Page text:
Chemical Thermodynamics: Enthalpy of bond dissociation
Bond enthalpy can be used to calculate unknown enthalpy changes for a reaction. However, there are limitations to the results of these calculations as they are based on average bond enthalpies (i.e. typical values for a bond) and only valid gaseous reactants AND products
The bond dissociation enthalpy/energy (BDE) is the energy required to break 1 mole of a specified bond for a gaseous species at 298K/25°C.
For example, the bond energy of an O-H single bond is 463 kJ/mol. O-H bond requires 463 kJ of energy to break one mole of O-H bonds. To break any bond, energy must be absorbed. Hence, bond breaking is always an endothermic change (ΔH > 0) but energy is always released upon the formation of a bond. Therefore, bond making is an exothermic change (ΔH < 0). Change in reaction enthalpy (ΔHrxn) can be approximated using the bond energy data. We may assume that during a chemical change, all bonds in the reactants are broken yielding free atoms or radicals. These atoms recombine to form the new bonds present in the products.
The change in enthalpy for a given reaction is equal to the combined total of the energy required to break any bonds that are broken and the energy released from any bonds that are formed.
ΔHrxn= ΣΔHbreaking + ΣΔHmaking
The equation above can be defined as the sum of the bond enthalpies of the broken bonds minus the sum of the energies of the bonds that are formed (forming bonds releases energy). An advantage of this method is that the bonds that are changing in a given reaction are taken under consideration.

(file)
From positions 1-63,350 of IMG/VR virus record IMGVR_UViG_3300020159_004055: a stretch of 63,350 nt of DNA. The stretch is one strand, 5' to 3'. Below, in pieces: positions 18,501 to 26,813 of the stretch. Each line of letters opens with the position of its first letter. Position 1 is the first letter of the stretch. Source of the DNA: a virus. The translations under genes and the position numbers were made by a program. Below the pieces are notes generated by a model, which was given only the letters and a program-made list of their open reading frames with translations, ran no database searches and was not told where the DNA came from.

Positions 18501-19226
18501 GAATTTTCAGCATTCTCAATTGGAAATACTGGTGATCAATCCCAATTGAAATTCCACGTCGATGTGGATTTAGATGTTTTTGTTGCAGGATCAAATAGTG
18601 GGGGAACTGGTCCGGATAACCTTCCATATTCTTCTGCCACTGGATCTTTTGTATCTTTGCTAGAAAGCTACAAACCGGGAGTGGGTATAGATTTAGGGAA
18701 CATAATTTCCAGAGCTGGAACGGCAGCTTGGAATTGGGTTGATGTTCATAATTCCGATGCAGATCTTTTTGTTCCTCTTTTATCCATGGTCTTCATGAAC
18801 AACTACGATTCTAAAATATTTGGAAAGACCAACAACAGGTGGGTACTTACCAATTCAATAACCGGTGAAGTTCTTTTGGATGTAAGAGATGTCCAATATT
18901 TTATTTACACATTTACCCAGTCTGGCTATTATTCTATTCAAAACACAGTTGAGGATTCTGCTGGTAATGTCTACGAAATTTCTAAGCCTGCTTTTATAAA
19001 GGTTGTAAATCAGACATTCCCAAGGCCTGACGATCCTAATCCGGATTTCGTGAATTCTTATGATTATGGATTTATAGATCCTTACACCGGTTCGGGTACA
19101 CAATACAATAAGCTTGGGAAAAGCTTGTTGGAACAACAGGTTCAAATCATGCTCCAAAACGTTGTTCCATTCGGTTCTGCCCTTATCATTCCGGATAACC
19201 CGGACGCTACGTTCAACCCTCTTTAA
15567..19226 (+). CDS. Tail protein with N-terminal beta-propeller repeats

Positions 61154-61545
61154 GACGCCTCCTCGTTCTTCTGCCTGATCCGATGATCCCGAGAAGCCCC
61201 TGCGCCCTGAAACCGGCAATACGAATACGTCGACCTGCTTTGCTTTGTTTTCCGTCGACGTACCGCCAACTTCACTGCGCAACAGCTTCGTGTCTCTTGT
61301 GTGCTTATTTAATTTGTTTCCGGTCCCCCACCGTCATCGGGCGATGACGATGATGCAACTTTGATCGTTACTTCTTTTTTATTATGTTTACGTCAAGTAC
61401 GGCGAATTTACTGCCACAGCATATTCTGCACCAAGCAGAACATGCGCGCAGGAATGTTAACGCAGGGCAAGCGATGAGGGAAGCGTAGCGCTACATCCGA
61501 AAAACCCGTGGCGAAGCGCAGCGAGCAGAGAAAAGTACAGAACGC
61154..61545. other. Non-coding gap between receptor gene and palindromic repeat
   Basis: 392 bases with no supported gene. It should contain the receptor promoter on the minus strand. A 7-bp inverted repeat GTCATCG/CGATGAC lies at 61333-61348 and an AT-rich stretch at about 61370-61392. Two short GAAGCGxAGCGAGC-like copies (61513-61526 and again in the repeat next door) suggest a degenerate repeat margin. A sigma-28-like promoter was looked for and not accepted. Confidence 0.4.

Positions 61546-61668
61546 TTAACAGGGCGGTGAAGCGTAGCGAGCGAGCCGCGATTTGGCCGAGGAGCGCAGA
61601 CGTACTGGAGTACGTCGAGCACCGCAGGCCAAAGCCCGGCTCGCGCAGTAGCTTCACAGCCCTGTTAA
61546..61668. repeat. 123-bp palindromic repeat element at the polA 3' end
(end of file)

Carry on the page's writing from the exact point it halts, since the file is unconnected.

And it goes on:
It is important to understand that bond dissociation energy has a positive sign because the energyis required and not released. Also, it is the energy for one mole of a bond and not for one mole of a substance.
Likewise, bond dissociation energy is obtained a zero Kelvin by spectroscopic methods. In diatomic molecules, the bond dissociation energy is equal to the value of bond energy. The bond between fluorine and silicon is said to have the strongest bond dissociation enthalpy due to the valency of silicon. One point to note is that covalent bonds between atoms or molecules have weak bond dissociation energies than metallic bonds.
For example, hydrogen, H2 (H-H),
H2(g) 2H(g) Bond energy = +436 kJ
Consider a polyatomic molecule, for example, methane, CH4.
Methane has four identical C-H bonds, but each of these bonds has a different BDE (only approx. values are shown below, but they are different).
CH4(g) CH3(g) + H(g) BDE= +440 kJ
CH3(g) CH2(g) + H(g) BDE= +460 kJ
CH2(g) CH(g) + H(g) BDE= +420 kJ
CH(g) C(g) + H(g) BDE= +340 kJ
The strength of each individual C-H bond is somewhat different. In order to simplify this, we define the bond energy as the average of the four C-H bonds.The mean bond enthalpy is the average bond dissociation enthalpy for a bond in a range of different compounds.
Figure 1: Bond dissociation energy values for some molecules